On the first night of freshman year, I was exhausted but couldn’t sleep. I had driven some seven hours that day, making it to campus just in time to de-bunk beds in my new room and play two-truths-and-a-lie with the kids on my hall.
My new roommate and I shuffled through the welcome activities together. We had communicated online during the summer, and we’d had a lively Facebook exchange about the book The Lovely Bones. In person, though, we were awkward. The situation was, especially at bedtime: Two near-strangers sleep in twin beds, not five feet away from each other, like a married couple from the 1950s. There isn’t anything normal about that.
I lay there that first night staring at the dark ceiling. Who is the girl next to me? I wondered. Will she become my best friend? Will we fight? What have I gotten myself into?
Getting to know a random roommate is weird and nerve-racking, but most freshmen do it. I didn’t have a choice; none of my high school friends were headed to my college. I filled out the three questions on my roommate questionnaire (no smoking, no messes, no late nights; in other words, nerd alert!) and hoped for the best.
The roommate questionnaire isn’t perfect, but it is the best way for most students to communicate their preferences to the office of residential life (if you have a disability, it is recommended that you call the office to discuss your needs). Filling it out honestly and turning it in before the deadline will help you avoid a random-roommate horror story. Still, you never know. For a few people, roommate assignments work out really well. For most people, they work out just fine. For the rest, they don’t work out at all.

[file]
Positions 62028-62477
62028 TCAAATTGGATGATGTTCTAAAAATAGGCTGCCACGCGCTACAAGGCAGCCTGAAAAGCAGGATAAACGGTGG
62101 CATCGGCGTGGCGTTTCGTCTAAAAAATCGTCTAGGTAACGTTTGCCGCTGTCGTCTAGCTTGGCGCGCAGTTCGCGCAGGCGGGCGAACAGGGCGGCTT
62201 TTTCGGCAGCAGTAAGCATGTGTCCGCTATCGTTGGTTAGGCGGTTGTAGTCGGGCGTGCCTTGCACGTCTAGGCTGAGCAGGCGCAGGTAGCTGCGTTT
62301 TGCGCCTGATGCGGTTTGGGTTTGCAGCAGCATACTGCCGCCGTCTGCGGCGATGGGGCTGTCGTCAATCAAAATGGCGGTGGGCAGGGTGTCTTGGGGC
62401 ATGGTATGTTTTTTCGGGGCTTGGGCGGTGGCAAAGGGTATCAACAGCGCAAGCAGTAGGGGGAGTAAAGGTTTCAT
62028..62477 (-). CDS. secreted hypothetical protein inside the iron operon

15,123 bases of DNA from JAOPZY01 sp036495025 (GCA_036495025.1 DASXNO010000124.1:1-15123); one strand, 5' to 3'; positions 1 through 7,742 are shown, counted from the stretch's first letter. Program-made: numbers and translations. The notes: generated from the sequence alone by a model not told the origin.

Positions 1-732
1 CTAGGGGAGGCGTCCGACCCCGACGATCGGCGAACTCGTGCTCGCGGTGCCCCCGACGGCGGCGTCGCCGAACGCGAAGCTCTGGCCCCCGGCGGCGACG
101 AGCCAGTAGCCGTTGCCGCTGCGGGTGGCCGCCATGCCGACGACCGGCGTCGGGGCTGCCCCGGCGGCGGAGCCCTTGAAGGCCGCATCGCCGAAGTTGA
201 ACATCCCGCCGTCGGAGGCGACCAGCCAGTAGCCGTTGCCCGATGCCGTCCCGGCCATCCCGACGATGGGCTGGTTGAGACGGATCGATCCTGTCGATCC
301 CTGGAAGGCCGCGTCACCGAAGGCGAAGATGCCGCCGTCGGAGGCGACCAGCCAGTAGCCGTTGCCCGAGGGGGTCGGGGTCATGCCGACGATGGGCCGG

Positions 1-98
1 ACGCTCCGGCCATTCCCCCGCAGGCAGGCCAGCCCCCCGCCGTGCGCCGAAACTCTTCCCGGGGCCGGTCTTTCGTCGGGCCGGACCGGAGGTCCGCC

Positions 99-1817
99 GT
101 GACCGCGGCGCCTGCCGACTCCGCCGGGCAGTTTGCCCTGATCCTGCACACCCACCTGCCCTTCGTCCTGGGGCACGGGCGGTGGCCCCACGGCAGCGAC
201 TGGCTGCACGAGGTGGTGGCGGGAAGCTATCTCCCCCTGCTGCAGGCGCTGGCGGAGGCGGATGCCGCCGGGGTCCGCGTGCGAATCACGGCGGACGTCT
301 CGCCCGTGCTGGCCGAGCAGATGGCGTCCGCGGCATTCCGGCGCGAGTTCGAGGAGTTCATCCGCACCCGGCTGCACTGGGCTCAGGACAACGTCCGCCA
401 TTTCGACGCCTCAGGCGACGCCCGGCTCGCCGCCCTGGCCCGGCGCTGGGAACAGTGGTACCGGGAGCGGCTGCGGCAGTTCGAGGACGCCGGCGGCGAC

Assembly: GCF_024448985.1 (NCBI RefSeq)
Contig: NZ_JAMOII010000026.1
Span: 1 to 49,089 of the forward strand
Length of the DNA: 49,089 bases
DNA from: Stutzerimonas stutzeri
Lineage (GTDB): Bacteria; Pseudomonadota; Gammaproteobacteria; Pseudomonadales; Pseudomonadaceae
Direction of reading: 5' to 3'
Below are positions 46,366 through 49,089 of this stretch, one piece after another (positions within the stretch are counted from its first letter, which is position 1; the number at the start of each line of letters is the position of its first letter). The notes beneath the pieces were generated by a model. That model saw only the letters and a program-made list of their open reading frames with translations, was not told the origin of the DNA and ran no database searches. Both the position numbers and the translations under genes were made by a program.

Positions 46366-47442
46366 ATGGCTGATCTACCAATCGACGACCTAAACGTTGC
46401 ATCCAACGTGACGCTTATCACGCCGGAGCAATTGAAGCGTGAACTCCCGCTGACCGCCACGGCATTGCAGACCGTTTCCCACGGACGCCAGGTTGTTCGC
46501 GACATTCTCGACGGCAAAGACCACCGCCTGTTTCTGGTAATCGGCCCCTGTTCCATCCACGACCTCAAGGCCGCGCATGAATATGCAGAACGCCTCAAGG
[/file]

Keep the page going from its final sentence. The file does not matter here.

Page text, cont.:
I fell into the latter category.
My roommate wasn’t a bad person by any means, but our differences were difficult to ignore in such close quarters. She was always in the room if she wasn’t in class, and I couldn’t seem to eat at the dining hall without her joining. As an outgoing introvert, I longed for separate friends, space, and privacy.
All of that might have been fine if it hadn’t been compounded with other issues. Our religious beliefs conflicted; I wanted to respect our differences quietly, and she liked to talk about them. Those conversations left me feeling patronized and upset, and they brought out a defensive and hurtful side of me that I didn’t like.